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Horses are supposed to be afraid of everything… isn’t it?

Album can be found here
(28.06.2008, 9 days young)

That is what most people think – especially the Arab throroughbreds are “known” to be “spooky” – they put their hoofs faster around than you can count. However, it is all a matter of habit and getting used to something in the proper way.

Horses, especially when young, are very eager to know their environment. If their surroundings are quiet (like Mom or the herd) they feel very free to discover new things.
However, if one groupmember or mom starts to be anxious, the foal will run away and will learn that the thing he just did/met was something to be scared of. I would say that the younger the foal is, the stronger the memory to something scary. Muratah happened to have that with the vet and his very first needle. The needle wasn’t the bad thing, but the approach and the rush was bad, as well as his mom was nervous about her 14-hours-old. She *knew* the vet..

The great thing about Sharmenta is that she is used to *so* many things, from fireworks, trucks, to kids and all strange things. The only thing she doesn’t like is the bush and white stripes on the ground. Yes, she fell badly over branches 3 times within 10 minutes in the complete darkness in Holland (just because people thought they were fun to jump over in daylight but left them behind) and also she slipped in front of the cart over wet painting on the road, but for the rest she’s “cool as ice”. A mare who’s trustworthy and reliable, she does warn in several ways before she takes action, and then the action is to walk away.
She doesn’t like kicking nor biting, evades it if it is possible. Only if she has got no other chance she bites or kicks. Keep in mind though that she’s an arab mare. Arabs know revenge, so her revenge for whatever you might have down wrong can come later, when you least expect it. She’s also got something against men, but that’s something from the past where someone confirmed for her that all men are evil and she will act upon. Sorry Klaus, sorry Ric, sorry Martin and sorry Nigel :P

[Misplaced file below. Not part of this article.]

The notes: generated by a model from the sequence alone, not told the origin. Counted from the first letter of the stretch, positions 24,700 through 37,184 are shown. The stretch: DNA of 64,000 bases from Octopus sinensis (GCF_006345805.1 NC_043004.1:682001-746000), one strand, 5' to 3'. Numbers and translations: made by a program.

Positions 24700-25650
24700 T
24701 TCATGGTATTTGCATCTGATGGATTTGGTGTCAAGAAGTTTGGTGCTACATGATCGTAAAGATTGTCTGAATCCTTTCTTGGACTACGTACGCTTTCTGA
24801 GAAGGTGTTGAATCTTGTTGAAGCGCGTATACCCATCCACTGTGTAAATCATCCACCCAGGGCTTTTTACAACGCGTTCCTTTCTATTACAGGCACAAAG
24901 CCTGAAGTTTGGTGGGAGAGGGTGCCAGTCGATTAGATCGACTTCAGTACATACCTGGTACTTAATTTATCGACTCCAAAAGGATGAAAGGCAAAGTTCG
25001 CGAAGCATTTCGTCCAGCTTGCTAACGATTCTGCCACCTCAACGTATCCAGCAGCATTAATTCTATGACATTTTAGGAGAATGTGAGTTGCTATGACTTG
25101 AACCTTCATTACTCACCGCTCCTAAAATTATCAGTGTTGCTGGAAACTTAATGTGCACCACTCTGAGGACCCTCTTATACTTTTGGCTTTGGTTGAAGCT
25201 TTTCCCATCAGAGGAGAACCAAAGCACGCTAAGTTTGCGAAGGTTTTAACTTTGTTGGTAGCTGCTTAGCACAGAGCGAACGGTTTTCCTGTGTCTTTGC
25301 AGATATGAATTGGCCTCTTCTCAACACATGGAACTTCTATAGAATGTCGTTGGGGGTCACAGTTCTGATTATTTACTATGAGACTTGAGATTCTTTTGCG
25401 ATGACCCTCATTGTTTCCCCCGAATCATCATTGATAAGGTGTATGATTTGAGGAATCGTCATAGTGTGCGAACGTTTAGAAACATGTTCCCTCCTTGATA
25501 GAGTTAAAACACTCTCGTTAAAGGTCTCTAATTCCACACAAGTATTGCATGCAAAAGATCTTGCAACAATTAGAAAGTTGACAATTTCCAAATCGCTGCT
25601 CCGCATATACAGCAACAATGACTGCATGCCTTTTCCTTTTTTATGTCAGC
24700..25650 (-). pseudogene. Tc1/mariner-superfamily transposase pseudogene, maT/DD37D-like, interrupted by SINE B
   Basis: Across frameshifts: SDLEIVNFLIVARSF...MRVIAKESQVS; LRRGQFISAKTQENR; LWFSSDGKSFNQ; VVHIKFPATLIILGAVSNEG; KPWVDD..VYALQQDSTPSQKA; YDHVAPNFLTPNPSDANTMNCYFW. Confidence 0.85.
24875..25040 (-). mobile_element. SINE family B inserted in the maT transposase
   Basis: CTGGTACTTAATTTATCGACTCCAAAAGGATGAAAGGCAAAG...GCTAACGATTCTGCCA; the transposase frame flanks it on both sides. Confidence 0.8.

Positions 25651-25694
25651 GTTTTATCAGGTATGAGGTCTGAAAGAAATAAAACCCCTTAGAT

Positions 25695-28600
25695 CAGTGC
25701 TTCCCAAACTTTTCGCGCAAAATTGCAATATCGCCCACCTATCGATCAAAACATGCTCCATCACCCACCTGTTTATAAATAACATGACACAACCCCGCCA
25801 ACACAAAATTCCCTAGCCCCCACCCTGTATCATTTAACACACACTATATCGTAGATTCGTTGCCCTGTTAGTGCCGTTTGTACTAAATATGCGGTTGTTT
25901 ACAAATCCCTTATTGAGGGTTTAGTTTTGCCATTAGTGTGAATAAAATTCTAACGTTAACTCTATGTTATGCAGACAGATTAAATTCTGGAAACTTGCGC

Muratah has therefor got a great example to follow, and as he’s a lil’ stallion, he’s pretty brave. But – he’s not a cuddly toy, so keep in mind the “kick and run”-instinct is burned in at birth. Yes, he does kick and he’s not afraid to do so, but he already learned to differentiate between “good” and “bad”, as his mom shows him whom can be trusted and whom not.

Next to that mom can show him what he could do, so, as they say in dutch “zoals de oude zingen, piepen de jongen” (“as the old sing, the young squeek”) :

sambalmurbal

So, here’s the little man’s curiousity caught in pictures:

A white empty plastic bag (Luzerne from Hartog) was put in the paddock, shortly after he decided to approach it:

approach

Picks it up but can’t lift it as he’s standing on it:

lift

Hears a hoofstamp from his mom and runs away straight to mom:

run

Then approaches again for the 2nd time, much more confident:

closer

As his neck is shorter than his legs he needs to bend his knees like this or he needs to go in ‘giraffe style’ to pickup something from the ground still

Lifts it up, lets’ it go and then takes it again:

liftletgo

watchfollow

Getting so much confidence he decides he takes it to his mom

grab mom

and asks her if she wants to play. She’s busy eating so .. nope..

In the soft approach to touch Muratah to make him get used to being touched I often sit under Sharmenta. She allows me very much, even while eating. Next to his Mom Muratah hasn’t got much reason to run away, and slowly discovers how it feels to be touched. First from behind, the ‘normal’ way he would allow to, but then also even shoulder and hoofs:

hoofs

Slowly but steady were are getting there :) A lot of confidence in this little man!

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